Thomas Lovell Beddoes


‘It is the business of the living to assist the imagination of the dead”

W.B.Yeats, A Vision  


In the summer of 1817, the poet-physician Thomas Lovell Beddoes was sent to school in London at the Charterhouse, a former Carthusian monastery situated on the north side of Charterhouse Square, Smithfield. Suitably for the moody death-fixated Beddoes, the school stood on the site of a Black Death plague pit. Smithfield during the reign of George III was known to be a ghoulish and socially defiled area; it seems to have wormed its way into Beddoes’ darkly off-putting imagination, and left fingerprints on his work. His much anthologized poem ‘Dream-Pedlary’, written in 1835 under the spell of Shelley, remains one of the most sublimely tender if chilling lyrics in the English language.


If there were dreams to sell,

     What would you buy?

Some cost a passing bell;

   Some a light sigh,

That shakes from Life’s fresh crown

Only a roseleaf down.  


Few have written so exquisitely of life’s uncertainty or the chill of supernatural coincidence. At this doleful best, Beddoes exudes a moony ghostliness (“moony” was his favourite adjective) and sardonic wit. Behind his nauseated vision of our mortality lay the darkness of mid-Georgian central London and the gibber and gloom of Smithfield.



Livestock had been sold at “Smoothfield” since medieval times, but the market had grown monstrously by the time Beddoes went to school there. The Church of England condemned the area with its cat-gut factories, bladder-blowers and rabbit fur dressers as a “metropolitan abomination”. (1) The open drains round the Charterhouse were routinely choked with animal effluvia, while Pissing Alley (now Passing Alley, off St John’s Street) was nearly ankle-deep in animal belly-blood, fat and foam. Not surprisingly the meat market’s proximity to St Bartholomew’s Hospital was reckoned insalubrious by Georgian town planners. William Makepeace Thackeray, who went to the Charterhouse in 1822 two years after Beddoes, parodied his school as ‘The Slaughter House”. (2)


According to the admission registers, the summer term that year of 1817 began on Smithfield’s ‘sheep day’: June 5. (3) The day before, “Mad King” George III had celebrated his eighty-second birthday but the festivities had not reached this part of London. The sheep pens off Chick Lane (buried today beneath the concrete ziggurat of the Barbican Estate) were a shouting, clanging hell of drovers, bleating animals and rattling butcher carts. The sale of livestock in the heart of London must have been an extraordinary sight to the provincial Beddoes; Smithfield made real his adolescent fantasies of Stygian gloom and darkness, Jacobean at heart.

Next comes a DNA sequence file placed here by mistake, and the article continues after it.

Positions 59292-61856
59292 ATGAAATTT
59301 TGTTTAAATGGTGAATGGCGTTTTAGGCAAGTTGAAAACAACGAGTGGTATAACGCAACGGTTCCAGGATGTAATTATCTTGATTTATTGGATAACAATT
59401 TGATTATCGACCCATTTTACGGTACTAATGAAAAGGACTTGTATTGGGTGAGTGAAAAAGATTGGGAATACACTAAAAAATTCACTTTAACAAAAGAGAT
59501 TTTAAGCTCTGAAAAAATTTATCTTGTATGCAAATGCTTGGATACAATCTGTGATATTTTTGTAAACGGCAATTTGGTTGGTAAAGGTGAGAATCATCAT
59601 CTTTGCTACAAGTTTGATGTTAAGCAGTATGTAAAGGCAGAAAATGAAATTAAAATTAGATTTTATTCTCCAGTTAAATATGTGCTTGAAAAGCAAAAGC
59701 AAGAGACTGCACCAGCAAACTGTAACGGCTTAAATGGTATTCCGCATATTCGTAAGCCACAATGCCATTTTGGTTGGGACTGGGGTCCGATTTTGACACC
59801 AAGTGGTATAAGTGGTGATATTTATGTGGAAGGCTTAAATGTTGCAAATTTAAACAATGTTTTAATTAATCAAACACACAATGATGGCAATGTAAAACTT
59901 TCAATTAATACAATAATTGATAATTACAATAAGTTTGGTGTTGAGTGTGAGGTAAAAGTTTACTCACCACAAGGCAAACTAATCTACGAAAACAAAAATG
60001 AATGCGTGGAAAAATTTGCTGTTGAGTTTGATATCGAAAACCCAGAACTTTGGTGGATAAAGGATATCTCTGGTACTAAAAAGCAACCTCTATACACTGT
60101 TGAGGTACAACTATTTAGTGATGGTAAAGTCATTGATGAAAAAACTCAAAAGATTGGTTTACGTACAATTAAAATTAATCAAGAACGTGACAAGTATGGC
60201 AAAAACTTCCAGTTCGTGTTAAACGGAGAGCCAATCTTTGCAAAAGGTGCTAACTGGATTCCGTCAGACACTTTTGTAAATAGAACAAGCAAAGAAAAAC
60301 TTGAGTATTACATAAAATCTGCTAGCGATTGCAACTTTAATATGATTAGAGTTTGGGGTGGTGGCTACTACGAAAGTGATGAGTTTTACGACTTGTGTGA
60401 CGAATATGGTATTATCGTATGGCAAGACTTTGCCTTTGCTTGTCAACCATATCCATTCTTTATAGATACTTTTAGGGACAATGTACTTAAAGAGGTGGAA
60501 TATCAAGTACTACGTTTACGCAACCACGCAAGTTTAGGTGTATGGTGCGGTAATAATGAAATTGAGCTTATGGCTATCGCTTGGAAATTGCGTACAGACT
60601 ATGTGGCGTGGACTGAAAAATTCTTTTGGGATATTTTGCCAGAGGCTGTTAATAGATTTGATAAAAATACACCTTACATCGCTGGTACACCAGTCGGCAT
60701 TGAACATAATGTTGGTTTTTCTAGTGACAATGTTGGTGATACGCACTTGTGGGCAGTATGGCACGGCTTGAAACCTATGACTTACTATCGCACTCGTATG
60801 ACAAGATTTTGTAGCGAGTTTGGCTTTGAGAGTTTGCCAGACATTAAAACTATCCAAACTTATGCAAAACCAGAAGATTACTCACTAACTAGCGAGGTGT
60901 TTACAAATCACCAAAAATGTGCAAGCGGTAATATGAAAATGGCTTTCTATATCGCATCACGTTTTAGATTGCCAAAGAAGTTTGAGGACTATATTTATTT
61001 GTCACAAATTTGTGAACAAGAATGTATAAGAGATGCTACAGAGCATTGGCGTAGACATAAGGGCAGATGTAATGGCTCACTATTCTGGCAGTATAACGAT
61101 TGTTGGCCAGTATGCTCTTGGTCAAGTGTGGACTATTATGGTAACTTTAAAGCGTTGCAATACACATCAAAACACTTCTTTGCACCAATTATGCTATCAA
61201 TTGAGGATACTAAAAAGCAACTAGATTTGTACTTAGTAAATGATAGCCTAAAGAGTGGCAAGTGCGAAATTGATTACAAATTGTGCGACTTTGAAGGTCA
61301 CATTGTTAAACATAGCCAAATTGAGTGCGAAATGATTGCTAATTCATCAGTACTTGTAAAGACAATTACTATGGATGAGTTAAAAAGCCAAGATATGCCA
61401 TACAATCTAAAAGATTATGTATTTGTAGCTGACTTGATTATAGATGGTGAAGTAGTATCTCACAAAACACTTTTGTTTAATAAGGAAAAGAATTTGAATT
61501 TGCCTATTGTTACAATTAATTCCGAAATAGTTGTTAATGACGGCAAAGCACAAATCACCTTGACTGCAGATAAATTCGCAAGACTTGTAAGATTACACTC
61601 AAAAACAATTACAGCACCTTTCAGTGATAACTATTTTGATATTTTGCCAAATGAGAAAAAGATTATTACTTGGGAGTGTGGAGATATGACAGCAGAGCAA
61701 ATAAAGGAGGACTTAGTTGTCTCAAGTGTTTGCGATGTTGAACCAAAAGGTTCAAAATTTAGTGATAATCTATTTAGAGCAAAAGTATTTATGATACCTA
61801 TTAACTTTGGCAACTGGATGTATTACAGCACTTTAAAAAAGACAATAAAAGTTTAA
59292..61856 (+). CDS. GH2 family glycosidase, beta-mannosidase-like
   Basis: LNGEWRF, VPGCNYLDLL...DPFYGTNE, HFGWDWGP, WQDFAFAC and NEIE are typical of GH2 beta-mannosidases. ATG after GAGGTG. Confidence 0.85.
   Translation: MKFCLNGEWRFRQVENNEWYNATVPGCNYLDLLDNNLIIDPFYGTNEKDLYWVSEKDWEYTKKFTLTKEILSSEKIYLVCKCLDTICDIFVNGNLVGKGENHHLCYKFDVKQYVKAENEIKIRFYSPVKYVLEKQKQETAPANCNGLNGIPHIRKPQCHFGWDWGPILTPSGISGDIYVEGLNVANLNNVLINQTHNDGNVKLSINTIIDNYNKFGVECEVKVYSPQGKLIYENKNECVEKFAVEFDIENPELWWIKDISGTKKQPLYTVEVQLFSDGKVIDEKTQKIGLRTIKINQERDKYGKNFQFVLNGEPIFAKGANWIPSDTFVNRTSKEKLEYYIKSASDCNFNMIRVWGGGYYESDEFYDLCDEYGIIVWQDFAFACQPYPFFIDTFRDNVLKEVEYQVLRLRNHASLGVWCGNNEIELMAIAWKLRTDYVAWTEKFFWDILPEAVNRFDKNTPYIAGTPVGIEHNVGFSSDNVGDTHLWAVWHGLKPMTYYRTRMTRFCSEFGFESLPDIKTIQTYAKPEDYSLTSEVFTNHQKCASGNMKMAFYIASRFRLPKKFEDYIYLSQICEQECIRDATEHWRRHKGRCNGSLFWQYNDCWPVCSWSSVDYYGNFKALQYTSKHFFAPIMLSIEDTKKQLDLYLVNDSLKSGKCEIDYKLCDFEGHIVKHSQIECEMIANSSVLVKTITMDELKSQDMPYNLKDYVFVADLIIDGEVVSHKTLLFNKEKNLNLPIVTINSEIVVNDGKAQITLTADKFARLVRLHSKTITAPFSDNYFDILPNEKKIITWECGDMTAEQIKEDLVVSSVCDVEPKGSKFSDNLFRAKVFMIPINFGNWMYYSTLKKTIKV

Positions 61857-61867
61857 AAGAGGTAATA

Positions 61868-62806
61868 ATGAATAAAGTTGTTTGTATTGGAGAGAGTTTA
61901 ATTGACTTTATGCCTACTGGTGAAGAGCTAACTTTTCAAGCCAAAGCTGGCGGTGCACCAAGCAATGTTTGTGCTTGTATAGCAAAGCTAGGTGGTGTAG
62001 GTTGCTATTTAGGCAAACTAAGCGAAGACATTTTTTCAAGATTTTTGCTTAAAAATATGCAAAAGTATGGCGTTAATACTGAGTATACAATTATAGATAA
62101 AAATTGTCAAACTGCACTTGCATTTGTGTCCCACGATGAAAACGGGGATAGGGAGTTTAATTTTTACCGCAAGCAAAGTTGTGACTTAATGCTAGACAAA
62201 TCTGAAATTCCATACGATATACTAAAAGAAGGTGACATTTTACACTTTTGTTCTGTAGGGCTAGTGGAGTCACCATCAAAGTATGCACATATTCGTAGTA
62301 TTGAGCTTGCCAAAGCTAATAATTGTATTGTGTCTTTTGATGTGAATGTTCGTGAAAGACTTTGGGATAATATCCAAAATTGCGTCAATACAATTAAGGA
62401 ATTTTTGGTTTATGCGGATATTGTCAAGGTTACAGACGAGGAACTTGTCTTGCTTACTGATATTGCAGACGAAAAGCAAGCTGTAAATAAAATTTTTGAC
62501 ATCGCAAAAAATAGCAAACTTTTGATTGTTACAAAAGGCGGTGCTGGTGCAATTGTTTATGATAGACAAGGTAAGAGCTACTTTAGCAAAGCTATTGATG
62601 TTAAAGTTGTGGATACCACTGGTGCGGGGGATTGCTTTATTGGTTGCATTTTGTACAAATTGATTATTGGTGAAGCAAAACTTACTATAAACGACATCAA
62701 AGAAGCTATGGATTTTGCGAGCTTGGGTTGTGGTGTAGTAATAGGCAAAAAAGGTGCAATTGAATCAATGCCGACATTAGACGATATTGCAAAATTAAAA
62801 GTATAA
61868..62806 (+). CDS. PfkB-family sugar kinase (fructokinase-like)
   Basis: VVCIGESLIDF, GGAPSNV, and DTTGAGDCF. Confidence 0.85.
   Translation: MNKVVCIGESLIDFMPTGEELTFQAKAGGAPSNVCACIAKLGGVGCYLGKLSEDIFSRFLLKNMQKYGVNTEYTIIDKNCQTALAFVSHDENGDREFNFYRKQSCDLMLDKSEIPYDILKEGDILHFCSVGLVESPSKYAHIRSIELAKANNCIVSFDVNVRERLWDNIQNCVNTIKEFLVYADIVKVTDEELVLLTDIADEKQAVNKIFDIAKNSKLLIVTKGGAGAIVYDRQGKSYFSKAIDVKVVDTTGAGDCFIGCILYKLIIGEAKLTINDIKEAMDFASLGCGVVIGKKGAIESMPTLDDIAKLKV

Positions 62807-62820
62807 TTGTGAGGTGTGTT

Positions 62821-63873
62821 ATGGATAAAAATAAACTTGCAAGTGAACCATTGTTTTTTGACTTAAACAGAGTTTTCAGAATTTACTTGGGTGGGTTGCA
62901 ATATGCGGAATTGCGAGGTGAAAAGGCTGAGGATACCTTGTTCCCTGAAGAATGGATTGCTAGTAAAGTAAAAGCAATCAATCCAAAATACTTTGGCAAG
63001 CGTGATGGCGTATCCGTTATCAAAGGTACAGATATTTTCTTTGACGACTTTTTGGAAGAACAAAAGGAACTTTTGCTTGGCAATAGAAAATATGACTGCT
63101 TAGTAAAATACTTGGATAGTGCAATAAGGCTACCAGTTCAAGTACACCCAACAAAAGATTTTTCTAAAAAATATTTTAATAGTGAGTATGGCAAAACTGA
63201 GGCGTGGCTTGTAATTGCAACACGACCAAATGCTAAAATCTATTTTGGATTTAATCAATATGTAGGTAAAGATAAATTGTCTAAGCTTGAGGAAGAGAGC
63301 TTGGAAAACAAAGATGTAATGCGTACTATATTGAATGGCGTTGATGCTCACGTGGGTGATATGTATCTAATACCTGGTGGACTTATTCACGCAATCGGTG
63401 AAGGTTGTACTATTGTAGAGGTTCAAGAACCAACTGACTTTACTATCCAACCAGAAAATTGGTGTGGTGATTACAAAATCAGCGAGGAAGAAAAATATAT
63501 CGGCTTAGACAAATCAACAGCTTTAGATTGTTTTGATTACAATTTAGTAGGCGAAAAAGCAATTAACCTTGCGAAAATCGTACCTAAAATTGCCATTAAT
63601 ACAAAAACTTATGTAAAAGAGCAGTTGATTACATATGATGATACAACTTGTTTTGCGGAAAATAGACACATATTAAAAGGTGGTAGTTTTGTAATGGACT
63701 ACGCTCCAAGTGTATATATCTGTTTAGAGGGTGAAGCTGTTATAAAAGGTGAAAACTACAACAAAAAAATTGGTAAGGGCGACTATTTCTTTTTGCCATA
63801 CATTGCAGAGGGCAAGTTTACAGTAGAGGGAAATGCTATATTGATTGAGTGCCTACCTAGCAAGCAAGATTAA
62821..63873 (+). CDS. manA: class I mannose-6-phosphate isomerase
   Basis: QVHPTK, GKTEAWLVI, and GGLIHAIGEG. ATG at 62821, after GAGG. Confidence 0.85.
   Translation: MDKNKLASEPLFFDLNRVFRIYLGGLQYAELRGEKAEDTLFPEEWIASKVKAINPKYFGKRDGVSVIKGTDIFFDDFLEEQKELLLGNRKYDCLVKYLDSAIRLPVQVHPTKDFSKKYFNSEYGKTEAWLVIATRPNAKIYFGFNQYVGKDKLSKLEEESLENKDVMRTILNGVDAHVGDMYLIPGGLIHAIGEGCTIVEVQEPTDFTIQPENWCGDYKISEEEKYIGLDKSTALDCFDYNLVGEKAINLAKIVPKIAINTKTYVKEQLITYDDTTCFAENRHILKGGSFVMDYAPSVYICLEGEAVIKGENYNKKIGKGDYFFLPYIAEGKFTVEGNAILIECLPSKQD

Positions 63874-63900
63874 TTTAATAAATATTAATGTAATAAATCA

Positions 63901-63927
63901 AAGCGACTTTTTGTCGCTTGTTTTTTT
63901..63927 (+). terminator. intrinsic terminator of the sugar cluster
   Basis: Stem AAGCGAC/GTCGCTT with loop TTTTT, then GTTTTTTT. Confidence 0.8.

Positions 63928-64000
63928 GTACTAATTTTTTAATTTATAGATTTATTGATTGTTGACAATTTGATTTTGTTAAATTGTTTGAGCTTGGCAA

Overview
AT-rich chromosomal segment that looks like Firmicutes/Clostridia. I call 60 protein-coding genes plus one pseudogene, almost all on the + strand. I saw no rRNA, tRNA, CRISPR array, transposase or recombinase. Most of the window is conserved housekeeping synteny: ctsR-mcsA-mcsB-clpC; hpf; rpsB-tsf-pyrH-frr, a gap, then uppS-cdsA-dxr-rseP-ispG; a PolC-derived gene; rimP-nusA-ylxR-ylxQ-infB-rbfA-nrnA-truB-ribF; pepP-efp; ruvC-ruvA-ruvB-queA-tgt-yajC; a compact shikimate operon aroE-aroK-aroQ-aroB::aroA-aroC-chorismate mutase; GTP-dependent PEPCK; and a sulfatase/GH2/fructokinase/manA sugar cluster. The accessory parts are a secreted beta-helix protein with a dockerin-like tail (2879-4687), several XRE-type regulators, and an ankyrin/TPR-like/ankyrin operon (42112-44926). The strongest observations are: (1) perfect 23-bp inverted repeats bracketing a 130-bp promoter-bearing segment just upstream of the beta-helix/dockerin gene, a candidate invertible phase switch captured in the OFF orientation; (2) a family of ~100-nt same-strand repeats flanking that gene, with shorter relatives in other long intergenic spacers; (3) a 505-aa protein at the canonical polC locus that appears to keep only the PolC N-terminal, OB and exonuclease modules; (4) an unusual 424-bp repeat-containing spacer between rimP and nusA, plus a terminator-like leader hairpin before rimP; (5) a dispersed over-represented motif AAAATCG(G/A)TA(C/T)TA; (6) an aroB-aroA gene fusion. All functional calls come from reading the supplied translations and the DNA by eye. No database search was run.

Not quite fourteen, Beddoes had come up from his home in Somerset, where his eccentric chemist father Dr Thomas Beddoes had prescribed nitrous oxide “laughing gas” to the Romantic poets Coleridge and Southey, among others. The boy Thomas was installed in a boarding house called Watkinson’s close to the school itself on Wilderness Row (now Clerkenwell Road). Along this sombre wasteland lurked the prostitutes, card sharps, footpads and other chancers who made Smithfield a shifty backwater. Vagrancy levels had redoubled in London at the end of the Napoleonic Wars in 1815, when discharged soldiers roamed the streets in search of food.




Beddoes’s school had been founded in the early 17th century by the London philanthropist Thomas Sutton, a model for Ben Johnson’s foxy Volpone. Originally a charity for poor boys and “decaied gentlemen” (4), in Beddoes’ day the pupils were mostly fee-paying and destined for establishment careers in the church or army. The black-gowned pensioners, a motley of Battle of Trafalgar veterans, cabinet-makers, stable-keepers and East India Company clerks, were vastly outnumbered by the 238 pupils and often unpleasantly ribbed by them. When they could, the pensioners smuggled in pornography from nearby Holywell Street (known as “Booksellers’ Row”) and lifted bottles of porter from the wealthier boys’ trunks.